After years reporting on the science of mindfulness, I now realize that the practice of moment-to-moment, nonjudgmental awareness darts in and out of the series. But as a kid, I just wanted to blow stuff up.
Can something as simple as watching movies—and empathizing with fictional characters—help generate more compassion and understanding in the real world?
Research shows meaningful films, in particular those that depict values of love, kindness, and connectedness, go a long way toward changing your worldview.
National Book Award-winning poet Terrance Hayes writes about fatherhood and his own struggle to negotiate Americans' narrow definition of masculinity.
Filmmakers hope “Sold,” based on the bestselling young adult novel, will inspire empathy and action among young viewers.
“Nebraska” writer Bob Nelson on his new film and how economically depressed father and son characters are pulled from his own life story.
As Hollywood directors race to cash in on the growing interest in the trans community, the results aren’t always good.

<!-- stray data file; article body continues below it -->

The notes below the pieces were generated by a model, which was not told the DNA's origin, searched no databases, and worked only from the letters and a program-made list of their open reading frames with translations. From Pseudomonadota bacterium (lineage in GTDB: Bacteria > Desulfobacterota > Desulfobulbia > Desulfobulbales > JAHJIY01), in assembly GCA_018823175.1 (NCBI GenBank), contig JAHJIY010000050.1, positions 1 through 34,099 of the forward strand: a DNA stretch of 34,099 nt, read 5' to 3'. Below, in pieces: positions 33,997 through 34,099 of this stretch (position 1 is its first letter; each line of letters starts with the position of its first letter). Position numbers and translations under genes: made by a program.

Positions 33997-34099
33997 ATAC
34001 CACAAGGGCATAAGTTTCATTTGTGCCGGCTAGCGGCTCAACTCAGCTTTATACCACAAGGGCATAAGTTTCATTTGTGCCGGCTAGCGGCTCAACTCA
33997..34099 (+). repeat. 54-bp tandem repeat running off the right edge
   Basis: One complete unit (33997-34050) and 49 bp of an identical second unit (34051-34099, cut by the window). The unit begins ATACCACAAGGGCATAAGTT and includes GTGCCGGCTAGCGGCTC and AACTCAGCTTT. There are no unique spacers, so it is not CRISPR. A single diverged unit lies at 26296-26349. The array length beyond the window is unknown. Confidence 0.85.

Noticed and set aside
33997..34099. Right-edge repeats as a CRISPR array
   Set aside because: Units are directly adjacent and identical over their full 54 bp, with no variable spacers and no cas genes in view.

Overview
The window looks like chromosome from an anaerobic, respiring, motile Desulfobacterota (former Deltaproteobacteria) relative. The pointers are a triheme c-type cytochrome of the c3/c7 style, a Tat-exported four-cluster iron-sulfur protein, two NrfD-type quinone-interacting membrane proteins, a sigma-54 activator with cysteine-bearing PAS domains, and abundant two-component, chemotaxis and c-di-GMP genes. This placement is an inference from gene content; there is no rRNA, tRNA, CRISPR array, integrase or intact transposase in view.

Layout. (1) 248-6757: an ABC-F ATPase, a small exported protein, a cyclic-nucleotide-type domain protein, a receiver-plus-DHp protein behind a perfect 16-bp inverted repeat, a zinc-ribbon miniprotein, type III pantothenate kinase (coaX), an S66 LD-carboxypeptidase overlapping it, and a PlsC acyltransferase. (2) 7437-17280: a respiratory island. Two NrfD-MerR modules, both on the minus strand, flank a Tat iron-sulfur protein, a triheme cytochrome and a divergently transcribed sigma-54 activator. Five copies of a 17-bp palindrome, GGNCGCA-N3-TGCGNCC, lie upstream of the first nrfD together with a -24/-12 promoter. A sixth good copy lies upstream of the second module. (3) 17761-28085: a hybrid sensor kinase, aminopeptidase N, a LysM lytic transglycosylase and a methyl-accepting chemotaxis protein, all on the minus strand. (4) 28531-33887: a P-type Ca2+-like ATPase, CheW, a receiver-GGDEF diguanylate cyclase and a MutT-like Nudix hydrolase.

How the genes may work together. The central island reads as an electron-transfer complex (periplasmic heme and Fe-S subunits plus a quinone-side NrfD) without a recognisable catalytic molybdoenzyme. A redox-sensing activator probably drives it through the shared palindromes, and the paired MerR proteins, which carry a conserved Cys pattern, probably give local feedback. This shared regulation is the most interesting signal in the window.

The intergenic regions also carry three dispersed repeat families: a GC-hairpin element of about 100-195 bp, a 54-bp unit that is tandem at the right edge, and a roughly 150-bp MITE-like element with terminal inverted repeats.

In "This Changes Everything," Naomi Klein lays out how industry interests are opposed to those of ordinary people—a point climate activists have had trouble communicating and been reluctant to fully embrace.
In her directorial debut, Afia Nathaniel brings the reality of Pakistan's child bride crisis to American audiences.
I interviewed the filmmakers of the new blockbuster "No Escape" to see if they think their movie is racist. Spoiler alert: They don't.
Jason Segel steers away from his usual funny guy persona in "The End of the Tour," and plays the late "Infinite Jest" author David Foster Wallace.
"The Tribe" has no spoken dialogue at all—viewers must search for meaning through body language and emotion. This is why it works.